A sign that depicts a pregnant woman behind bars, symbolic of all of the pregnant women that were kidnapped, tortured, and killed by the government.

parque de la memoria

Perhaps the most chilling and disturbing sign in the entire site, one that reminds us of how the majority of the “terrorists” were dealt with: drugged, loaded on to a plane and pushed out into the middle of the huge River Plate.

So regardless of your political position, I think we can all agree that any time a government tortures and kills its people instead of protecting them and their rights, there is a huge problem. Sometimes these people were captured, tortured, and killed because of their actions against the government, but more often than not, they were considered “terrorists” simply because of their ideas and beliefs. Argentina wasn’t alone in its endeavors, however, but rather one piece of a giant, transcontinental scheme called “The Condor Plan”, where the governments of several countries in South America (Chile, Brazil, Paraguay, Uruguay, and Bolivia) simultaneously fought against communism and any ideologies deemed “dangerous” to their right-wing, westernized idea of Nation. The saddest part of all, I fear, is that the United States supported this plan (just read about what Henry Kissinger said and did), and was willing to do whatever it took to prevent South America from turning to full-fledged communism like their Cuban neighbors. Argentina is a beautiful country, but one with a gaping hole in the middle of its heart–the space that should have been occupied by all of the disappeared; a space that is now filled with only ghosts and the memories that their loved ones hold onto.

argentina dirty war guerra sucia

21 Responses

  1. I had no idea of Argentina’s haunting past. Thank you for posting this. Everything is heartbreaking, but what they did to the pregnant woman is absolutely tragic.

    • innercompasstravel

      This is only the very, very tip of the iceberg, I’m afraid :(. Thank you so much for taking the time to read and look at the photos Natasha!

  2. A thought-provoking and informative blog post. The striking photos together with the well-chosen words bring recent history to the fore – so important – no matter how uncomfortable that is.

    • innercompasstravel

      Thank you for reading, Becky, I’m glad it was informative.. just wish it wasn’t so sad!

    • innercompasstravel

      Thank you so much for reading, Becky. This subject is very important to me, everyone needs to educate themselves about human rights violations.

  3. Amazing post…I had no idea.

    • innercompasstravel

      Thanks for reading, Rebecca. Please share with others so that they can educate themselves as well!

  4. That essay breaks my heart. Good job with the descriptions and the photos.

    • innercompasstravel

      Thank you, Jaynie! It really is a tragic story, and I only covered the very basics… there’s so much more, unfortunately :(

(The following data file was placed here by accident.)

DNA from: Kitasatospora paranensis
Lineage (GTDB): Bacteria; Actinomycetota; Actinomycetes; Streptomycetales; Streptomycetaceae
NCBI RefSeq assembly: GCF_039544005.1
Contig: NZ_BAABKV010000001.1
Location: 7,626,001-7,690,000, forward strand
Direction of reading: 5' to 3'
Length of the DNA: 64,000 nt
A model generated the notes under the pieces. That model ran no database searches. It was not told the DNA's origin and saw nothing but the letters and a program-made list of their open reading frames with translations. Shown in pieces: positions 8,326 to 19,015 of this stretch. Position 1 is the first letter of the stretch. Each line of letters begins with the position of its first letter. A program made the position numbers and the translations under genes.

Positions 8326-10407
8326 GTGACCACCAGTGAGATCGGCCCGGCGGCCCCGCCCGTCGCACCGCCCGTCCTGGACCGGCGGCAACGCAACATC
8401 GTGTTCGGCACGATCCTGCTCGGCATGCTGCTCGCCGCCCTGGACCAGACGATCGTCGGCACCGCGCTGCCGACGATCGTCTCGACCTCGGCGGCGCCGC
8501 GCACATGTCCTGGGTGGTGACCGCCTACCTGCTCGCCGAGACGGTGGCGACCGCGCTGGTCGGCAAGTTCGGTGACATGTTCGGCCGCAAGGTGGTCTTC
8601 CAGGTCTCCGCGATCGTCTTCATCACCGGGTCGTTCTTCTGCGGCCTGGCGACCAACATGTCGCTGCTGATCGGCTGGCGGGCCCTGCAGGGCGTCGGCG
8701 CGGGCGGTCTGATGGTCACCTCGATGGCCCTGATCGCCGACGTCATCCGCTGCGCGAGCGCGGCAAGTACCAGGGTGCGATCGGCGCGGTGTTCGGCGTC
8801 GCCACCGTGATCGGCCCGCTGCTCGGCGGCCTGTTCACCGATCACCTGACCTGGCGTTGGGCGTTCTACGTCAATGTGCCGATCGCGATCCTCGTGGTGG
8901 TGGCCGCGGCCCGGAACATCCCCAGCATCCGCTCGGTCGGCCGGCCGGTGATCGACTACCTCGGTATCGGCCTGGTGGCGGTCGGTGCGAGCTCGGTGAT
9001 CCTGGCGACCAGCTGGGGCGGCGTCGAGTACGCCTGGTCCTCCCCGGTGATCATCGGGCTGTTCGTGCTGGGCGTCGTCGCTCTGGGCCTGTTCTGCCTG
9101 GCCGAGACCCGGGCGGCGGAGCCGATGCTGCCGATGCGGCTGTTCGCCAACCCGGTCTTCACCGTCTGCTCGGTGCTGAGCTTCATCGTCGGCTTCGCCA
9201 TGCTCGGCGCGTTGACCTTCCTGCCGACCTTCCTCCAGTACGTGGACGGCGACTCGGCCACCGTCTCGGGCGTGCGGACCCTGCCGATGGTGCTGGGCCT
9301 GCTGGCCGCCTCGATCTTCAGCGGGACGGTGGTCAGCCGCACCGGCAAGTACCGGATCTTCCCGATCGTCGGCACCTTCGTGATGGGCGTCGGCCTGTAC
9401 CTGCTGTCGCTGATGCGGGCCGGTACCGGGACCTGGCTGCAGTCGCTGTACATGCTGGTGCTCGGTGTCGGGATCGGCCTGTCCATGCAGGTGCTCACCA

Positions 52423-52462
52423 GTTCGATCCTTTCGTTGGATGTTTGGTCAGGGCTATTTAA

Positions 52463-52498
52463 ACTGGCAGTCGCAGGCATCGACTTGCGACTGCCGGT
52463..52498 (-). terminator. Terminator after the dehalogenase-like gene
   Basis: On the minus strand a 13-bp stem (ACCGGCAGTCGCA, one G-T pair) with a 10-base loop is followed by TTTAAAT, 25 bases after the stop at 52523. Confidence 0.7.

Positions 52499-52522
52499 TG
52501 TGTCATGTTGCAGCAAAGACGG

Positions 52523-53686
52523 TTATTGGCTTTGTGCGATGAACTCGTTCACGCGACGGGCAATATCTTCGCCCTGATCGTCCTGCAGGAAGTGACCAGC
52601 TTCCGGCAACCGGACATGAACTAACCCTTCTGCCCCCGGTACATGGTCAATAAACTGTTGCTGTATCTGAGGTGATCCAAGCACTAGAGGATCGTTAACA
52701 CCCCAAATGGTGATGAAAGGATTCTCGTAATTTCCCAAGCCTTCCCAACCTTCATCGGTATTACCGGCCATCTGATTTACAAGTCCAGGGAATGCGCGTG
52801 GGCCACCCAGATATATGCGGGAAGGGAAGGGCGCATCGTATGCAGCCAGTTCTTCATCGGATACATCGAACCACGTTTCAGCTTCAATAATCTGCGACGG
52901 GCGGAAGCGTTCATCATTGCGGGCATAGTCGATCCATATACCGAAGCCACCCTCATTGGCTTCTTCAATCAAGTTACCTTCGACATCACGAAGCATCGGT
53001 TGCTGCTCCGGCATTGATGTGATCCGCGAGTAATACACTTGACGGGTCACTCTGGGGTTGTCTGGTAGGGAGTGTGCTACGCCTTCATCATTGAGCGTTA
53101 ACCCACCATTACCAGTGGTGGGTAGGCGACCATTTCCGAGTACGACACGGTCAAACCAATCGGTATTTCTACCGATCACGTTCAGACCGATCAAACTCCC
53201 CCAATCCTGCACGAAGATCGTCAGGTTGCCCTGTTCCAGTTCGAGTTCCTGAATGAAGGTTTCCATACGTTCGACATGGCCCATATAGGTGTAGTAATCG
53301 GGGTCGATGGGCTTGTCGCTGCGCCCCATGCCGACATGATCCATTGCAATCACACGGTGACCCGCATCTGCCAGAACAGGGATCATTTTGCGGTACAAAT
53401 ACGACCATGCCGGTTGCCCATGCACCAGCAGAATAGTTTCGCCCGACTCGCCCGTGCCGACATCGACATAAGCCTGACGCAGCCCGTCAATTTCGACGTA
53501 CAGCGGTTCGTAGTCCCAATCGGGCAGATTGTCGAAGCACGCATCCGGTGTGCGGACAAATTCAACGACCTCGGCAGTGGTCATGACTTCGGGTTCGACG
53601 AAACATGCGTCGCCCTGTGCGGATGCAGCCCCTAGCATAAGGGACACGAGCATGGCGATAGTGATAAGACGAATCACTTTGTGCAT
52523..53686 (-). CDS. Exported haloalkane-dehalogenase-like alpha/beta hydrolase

5. Alicia Tagliani

    En el post hay un error fundamental, el golpe militar no se llevó a cabo el 24 de marzo de 1974 sino el 24 de marzo de 1976.

  6. innercompasstravel

    Si, fue un typo

  7. You should Check el Colegio Nacional de Buenos Aires (CNBA), the most important secondary school in Argentina. I graduated from this school last year and is has a very dark past, because a big part of the students in the 70s were desaparecidos. The youngest desaparecida in our country history was a 15 years old and she was a student in the CNBA. You should also check Marcelo Grodsky’s picture about his class in the first years of highschool and the comments he wrote about what happened to his partners. It’s really heartbreaking. Great article, by the way, congratulations

  8. I think you did a great job summarizing the horrors of those years. I live in Argentina and it saddens me how some groups try to use this painful past for their own political ends. The good thing is that my generation (the ones who were born after the dark years) will always keep this in our memory and will work so that the future generations do the same and join our voices to say “NUNCA MAS!” (NEVER AGAIN!)

  9. Holy hell. Thank you so much for writing this post. I strongly believe in understanding a country’s history when visiting it to get deep into the culture and process what you’re seeing today. An article well written and needed!

  10. Great insight into a period in a country that I wasn’t very familiar with. All good points, and it’s crucial that we recognize and grow from the mistakes governments have made in the past, regardless of political belief.

    • innercompasstravel

      Exactly! Regardless of political standing, people need to recognize human rights violations and keep them from happening again. Thanks for reading!

  11. Wow, such a dark part of Argentina’s history. This is so interesting and terrifying at the same time. Great images and recounting of the things you’ve learned. Its so important right now to question actions of governing bodies and of organisations that use terror to control. Thank you for sharing

    • innercompasstravel

      You’re right, Kate.. we always need to think critically when it comes to our government. Thanks for reading!

  12. Arturo Emilio Garcia Mendez

    I understand perfectly that you, as young and foreigner had only spoted the “official story”, it is ok. But would be nice also to recall the over thousand state servants, police officers, armed foreces personal, entrepreneurs, foreign companies managers and simplely civilians kidnapped, bombed or shoot to death betwen 1970 and 1979, particulary betwen 1973-1976 when guerrillas striked the harder to provoque the fall of the Peron democratic rule.